Jean Maddock Clark was a leader, teacher, mentor and inspiration to hundreds of Arizona girl scouts and students. From the beginning of her leadership role in scouting, Jean not only wanted the girls she worked with to learn new and different skills, but to think and to expand their boundaries far beyond those of their contemporaries. Her life-long drive to stretch the imaginations and abilities of several generations of girls influenced future leaders and shaped girl scouting in Arizona.
She was born in Zelienople, Pennsylvania on November 21, 1901 and moved to Phoenix as a young girl with her mother, Ethel Maddock Clark. The Girl Scout Movement in the United States was ten years old when Jean joined the first Arizona Girl Scout Troop in Phoenix in 1922. By 1928 she was the troop leader. She wrote that there were not nearly as many leaders for “girls’ work” as for “boys’ work” and decided that she would change that.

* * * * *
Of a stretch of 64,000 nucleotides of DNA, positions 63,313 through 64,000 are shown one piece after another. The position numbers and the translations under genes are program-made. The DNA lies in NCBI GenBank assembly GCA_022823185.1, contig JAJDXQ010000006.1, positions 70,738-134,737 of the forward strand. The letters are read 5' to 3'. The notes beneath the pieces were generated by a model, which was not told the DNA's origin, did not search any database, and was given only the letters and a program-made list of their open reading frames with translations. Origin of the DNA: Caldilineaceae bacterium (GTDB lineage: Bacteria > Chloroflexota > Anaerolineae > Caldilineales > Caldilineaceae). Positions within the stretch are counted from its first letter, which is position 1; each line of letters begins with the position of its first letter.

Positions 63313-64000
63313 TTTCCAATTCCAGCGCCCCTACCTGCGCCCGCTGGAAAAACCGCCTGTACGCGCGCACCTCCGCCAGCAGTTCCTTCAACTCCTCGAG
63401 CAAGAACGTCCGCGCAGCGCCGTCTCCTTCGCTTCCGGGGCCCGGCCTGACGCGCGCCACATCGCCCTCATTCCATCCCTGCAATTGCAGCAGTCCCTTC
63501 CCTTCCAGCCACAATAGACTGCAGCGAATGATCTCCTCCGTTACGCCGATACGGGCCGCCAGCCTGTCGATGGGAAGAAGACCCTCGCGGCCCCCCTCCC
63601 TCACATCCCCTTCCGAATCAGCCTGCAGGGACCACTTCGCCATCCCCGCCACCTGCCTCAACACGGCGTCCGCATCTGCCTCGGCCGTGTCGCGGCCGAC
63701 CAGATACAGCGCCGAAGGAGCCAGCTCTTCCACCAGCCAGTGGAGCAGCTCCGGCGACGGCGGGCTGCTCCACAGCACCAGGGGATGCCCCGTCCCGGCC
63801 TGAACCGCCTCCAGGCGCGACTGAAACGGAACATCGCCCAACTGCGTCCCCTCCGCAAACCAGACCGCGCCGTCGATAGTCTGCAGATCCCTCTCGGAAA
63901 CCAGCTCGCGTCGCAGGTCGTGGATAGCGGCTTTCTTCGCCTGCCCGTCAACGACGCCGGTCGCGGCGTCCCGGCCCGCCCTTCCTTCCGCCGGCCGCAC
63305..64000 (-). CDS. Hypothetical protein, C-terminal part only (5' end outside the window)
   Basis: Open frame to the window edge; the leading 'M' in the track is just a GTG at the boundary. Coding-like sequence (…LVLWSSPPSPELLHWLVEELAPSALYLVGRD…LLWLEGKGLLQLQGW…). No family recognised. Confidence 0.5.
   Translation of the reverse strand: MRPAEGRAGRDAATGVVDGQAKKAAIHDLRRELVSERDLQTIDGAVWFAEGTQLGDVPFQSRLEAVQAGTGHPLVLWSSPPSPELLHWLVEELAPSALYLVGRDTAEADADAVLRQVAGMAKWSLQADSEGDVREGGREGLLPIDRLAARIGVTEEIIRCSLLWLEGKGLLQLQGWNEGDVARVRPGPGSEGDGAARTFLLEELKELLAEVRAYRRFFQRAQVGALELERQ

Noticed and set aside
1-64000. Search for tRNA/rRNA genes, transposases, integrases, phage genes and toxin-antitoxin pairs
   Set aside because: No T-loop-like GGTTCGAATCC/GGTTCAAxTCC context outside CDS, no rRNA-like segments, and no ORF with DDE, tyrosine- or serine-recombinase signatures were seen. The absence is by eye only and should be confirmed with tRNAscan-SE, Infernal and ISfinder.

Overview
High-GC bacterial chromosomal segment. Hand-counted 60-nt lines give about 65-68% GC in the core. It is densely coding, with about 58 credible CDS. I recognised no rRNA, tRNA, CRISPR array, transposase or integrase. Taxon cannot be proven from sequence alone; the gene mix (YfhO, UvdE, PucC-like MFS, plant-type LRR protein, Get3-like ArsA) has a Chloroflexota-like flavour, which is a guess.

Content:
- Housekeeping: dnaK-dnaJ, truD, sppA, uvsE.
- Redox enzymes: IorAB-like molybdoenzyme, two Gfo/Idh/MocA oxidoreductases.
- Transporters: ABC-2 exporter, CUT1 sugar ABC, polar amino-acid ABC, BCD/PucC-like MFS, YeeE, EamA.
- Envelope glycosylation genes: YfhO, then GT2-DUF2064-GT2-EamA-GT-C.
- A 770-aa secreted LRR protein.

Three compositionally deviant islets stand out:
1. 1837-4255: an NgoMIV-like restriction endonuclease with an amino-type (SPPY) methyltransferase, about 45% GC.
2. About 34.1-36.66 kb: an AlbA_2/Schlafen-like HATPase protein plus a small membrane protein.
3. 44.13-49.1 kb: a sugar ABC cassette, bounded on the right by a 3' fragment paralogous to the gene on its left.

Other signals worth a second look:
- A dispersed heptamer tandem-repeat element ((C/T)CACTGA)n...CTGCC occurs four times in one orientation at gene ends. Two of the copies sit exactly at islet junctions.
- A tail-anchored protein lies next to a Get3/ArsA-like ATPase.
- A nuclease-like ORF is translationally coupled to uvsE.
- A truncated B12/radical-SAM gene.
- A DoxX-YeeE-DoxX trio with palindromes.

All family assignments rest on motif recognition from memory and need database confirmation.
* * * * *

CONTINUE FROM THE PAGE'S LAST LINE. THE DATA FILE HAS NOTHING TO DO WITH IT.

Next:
After graduating from Phoenix Junior College in 1930, Jean continued her education at Stanford University where she graduated in 1932, then returned to Arizona where she taught elementary school. Although her professional work was as a school teacher, she started Girl Scout troops in many of the communities in which she taught.
In 1930, Jean was the first Arizona woman to be awarded the Golden Eaglet, the highest award from the Girl Scouts of America. She was the first trained Camp Director for Arizona’s Girl Scout Council and served in that capacity for 19 years. She studied at several national Girl Scout training centers to learn the newest training methods. She took the girls to remote campsites in the mountains, on Indian reservations and in the National Parks. She involved them in athletic events and numerous community service projects, working with the Valley of the Sun School, St. Joseph’s Hospital and inner-city day camps. She supported minority participation in Girl Scouting during an era of segregation.
From 1937 through 1977, Jean served as a troop leader in Phoenix. More than 500 girls passed through her troops including Margaret Hance who became the first female mayor of Phoenix. Jean’s commitment inspired other Girl Scout leaders and hundreds of girls who benefitted from participation in her troops. She died June 19, 1992 in Phoenix.
See below for women who have been inducted for their achievements with education in Arizona.